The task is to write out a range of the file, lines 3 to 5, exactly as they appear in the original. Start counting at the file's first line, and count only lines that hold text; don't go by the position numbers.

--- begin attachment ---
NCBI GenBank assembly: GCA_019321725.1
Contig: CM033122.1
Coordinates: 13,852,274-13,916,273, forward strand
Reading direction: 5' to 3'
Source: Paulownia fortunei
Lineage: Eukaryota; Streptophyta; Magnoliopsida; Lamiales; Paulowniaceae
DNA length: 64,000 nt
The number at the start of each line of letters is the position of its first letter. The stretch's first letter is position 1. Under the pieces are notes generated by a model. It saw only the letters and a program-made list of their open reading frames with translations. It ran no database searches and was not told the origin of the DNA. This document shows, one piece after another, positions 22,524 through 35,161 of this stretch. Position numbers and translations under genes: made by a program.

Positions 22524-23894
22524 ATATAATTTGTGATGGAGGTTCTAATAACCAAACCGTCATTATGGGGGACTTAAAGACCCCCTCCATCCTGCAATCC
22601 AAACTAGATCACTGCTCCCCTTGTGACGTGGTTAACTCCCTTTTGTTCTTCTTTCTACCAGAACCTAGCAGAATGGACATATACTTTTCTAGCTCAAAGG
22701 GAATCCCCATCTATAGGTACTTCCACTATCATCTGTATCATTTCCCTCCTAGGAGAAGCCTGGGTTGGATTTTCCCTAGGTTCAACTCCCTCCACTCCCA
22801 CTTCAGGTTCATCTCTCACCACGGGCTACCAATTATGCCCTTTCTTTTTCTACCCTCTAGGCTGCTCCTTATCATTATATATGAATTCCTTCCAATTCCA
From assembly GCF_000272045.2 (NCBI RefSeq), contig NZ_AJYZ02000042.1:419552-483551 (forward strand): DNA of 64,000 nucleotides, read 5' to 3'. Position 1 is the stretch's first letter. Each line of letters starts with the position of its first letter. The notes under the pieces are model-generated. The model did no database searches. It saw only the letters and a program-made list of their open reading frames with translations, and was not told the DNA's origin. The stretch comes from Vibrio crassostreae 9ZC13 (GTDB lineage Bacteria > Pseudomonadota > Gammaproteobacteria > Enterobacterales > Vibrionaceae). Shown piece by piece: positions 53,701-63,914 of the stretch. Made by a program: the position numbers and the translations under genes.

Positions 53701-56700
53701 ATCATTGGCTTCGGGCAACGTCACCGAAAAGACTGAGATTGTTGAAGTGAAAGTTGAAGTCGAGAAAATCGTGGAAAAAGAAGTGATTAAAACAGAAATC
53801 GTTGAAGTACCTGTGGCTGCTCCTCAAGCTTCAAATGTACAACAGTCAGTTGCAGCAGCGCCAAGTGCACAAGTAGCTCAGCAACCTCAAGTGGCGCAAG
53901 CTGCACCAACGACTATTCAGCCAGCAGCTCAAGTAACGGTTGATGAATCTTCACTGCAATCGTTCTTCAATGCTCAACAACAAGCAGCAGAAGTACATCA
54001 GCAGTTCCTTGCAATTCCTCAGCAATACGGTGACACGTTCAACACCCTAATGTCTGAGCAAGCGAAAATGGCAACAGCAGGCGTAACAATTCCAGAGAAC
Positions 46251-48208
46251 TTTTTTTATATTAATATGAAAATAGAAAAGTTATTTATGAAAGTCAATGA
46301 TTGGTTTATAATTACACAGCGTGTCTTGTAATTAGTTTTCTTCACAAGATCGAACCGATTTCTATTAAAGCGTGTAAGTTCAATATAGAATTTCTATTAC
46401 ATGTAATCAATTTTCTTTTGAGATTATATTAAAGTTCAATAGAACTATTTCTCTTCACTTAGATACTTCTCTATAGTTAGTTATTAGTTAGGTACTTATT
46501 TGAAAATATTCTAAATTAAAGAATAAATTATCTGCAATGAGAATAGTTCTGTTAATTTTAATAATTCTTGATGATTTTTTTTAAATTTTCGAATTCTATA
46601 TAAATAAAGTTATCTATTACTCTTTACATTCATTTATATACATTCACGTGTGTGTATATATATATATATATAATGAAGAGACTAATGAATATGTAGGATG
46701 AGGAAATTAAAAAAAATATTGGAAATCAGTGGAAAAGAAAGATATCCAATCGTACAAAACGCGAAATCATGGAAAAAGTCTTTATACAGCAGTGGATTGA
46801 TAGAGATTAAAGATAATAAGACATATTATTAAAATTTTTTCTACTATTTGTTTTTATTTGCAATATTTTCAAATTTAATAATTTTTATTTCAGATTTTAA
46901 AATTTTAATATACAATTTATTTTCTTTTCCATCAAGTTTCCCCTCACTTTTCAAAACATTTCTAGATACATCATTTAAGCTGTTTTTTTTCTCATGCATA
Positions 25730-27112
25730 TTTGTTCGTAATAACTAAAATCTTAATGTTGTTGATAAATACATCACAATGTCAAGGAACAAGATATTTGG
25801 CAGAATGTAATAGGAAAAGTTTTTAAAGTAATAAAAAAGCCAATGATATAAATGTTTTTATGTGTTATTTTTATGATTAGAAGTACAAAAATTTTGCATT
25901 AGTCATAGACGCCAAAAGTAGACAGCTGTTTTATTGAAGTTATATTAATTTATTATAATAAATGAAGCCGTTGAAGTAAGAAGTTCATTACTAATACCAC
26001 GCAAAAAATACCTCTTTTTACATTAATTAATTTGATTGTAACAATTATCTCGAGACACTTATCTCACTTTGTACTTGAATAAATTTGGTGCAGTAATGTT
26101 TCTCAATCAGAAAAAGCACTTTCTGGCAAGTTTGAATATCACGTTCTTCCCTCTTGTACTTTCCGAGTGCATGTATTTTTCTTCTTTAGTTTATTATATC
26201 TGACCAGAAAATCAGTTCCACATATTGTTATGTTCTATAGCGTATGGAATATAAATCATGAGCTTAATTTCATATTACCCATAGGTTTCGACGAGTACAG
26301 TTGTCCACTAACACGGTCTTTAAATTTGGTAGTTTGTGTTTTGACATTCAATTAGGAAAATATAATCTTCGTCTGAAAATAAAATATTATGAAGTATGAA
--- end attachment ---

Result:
Coordinates: 13,852,274-13,916,273, forward strand
Reading direction: 5' to 3'
Source: Paulownia fortunei